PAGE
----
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I'm trying to use boost::make_transform_iterator to create an iterator for a custom class whose data is held in a map and where the iterator uses the vector of keys to access the values.

In my problem, the values of the map are containers which hold large data. Since I can't afford to copy the data, I would like to access the data by reference via the iterator. However, when doing this, the data is corrupted, as is exemplified by the output of the simple example I have attached.

As far as I can tell, the problem lies in the use of the from_key functor, which is initialised using a reference to the map, and the semantics of boost::make_transform_iterator.

Any ideas how I could do this properly using boost?

Thanks,

Patrick

#include <iostream>
#include <string>
#include <vector>

#include <boost/unordered_map.hpp>
#include <boost/iterator/transform_iterator.hpp>
#include <boost/assign.hpp>
#include <boost/assign/std/vector.hpp>
#include <boost/lambda/lambda.hpp>
#include <boost/lambda/bind.hpp>
#include <boost/ref.hpp>

using namespace boost::assign;
namespace bl = boost::lambda;

class holder
{
    public:
        holder() : v() {};
        holder( const std::vector<double>& in ) : v(in) {};

        std::vector<double>& vector()             { return v; };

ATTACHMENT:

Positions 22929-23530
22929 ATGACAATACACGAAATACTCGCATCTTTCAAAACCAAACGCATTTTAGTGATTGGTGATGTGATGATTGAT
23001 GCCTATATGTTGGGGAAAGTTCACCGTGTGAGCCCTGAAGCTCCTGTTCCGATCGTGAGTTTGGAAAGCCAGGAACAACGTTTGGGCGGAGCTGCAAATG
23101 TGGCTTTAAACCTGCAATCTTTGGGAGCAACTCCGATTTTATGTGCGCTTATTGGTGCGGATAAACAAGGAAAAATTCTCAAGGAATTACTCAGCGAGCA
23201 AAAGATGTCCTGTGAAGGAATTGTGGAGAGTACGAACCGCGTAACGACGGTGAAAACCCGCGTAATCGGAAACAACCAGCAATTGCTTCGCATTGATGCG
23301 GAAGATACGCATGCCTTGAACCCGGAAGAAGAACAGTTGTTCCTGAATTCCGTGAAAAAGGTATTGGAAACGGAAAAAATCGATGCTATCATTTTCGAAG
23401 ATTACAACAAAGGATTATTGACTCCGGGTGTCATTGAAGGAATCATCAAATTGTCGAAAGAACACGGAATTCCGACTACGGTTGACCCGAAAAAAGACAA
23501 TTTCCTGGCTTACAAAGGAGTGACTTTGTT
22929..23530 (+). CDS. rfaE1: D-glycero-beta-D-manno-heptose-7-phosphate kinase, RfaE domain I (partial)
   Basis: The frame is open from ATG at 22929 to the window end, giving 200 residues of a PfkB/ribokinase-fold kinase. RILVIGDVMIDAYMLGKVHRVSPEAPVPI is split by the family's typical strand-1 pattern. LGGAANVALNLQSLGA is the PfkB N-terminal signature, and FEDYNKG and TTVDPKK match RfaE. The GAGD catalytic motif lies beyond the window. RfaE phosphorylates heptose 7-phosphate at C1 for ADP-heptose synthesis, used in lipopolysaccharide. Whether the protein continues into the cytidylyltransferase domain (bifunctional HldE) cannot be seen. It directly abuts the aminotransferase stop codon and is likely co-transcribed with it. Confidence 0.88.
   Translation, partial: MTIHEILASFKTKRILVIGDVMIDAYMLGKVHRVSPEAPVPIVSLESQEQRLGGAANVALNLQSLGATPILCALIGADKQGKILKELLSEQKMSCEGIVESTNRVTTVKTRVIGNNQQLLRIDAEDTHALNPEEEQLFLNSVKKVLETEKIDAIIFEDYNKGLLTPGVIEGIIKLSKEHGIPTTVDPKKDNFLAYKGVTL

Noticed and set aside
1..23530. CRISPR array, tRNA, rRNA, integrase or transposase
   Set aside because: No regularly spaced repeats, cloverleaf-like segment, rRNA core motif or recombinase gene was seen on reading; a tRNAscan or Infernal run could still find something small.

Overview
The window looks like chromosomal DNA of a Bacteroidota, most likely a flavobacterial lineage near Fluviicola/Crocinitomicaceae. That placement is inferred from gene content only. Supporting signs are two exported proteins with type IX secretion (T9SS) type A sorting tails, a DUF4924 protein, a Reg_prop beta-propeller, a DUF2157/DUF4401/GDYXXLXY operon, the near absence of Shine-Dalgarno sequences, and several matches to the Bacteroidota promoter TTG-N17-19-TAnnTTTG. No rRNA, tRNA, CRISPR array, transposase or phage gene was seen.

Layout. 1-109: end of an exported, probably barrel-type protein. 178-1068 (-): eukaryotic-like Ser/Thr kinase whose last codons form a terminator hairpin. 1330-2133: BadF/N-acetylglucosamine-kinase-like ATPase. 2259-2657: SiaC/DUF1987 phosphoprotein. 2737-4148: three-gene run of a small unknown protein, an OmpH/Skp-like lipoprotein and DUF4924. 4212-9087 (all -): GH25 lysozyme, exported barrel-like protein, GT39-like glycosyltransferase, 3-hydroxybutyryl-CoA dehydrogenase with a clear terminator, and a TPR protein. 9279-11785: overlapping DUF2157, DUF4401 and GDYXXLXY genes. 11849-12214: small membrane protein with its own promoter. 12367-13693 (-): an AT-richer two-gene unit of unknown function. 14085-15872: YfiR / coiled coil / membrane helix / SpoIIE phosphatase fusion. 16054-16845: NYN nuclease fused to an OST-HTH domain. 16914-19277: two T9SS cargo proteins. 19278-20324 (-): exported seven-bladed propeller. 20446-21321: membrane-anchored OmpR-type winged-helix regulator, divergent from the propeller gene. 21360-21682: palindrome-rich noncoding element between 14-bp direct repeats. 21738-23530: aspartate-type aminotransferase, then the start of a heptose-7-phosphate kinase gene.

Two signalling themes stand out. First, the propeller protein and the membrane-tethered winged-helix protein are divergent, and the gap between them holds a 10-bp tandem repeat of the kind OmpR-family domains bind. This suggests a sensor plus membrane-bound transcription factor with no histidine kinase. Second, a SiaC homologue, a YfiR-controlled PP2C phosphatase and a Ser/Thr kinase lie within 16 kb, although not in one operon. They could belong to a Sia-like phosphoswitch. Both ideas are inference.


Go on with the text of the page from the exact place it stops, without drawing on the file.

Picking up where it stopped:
const std::vector<double>& vector() const { return v; };

    private:
        std::vector<double> v;
};

class from_key
{
    public:

        typedef holder result_type;

        from_key( const boost::unordered_map<std::string, holder >& m ) : map_(m) {};

        const holder& operator() ( const std::string& in ) const { return map_.at(in); };

    private:
        const boost::unordered_map<std::string, holder >& map_;
};

typedef boost::transform_iterator<from_key,  std::vector<std::string>::iterator > iterator;

int main()
{
    std::vector<std::string> keys;
    keys += "1","2","3";

    std::vector<double> vals;
    vals += 1.0, 2.0, 3.0;
    holder h(vals);

    boost::unordered_map<std::string, holder > m;
    insert( m ) ( "1", h )
                ( "2", h )
                ( "3", h );

    iterator it  = boost::make_transform_iterator( keys.begin(), from_key( m ) );
    iterator end = boost::make_transform_iterator( keys.begin(), from_key( m ) );

    const std::vector<double>& v = it->vector();

    std::for_each( vals.begin(), vals.end(), std::cout << bl::_1 << " " );
    std::cout << std::endl;
    std::for_each( v.begin(), v.end(), std::cout << bl::_1 << " " );  
    std::cout << std::endl;
}
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1 Answer 1

up vote 2 down vote accepted

This is me just guessing, but transform_iterator is a wrapper around the function object and the base iterator. I wouldn't be surprized if its dereference operator's return type is the same as the typedef for result_type of your functor. Have you tried using a reference type as result_type-typedef?

In other words change

typedef holder result_type;

to

typedef holder const& result_type;

and see what happens...

share|improve this answer
    
That fixed it! Thanks a lot... –  user588241 Jan 24 '11 at 23:29

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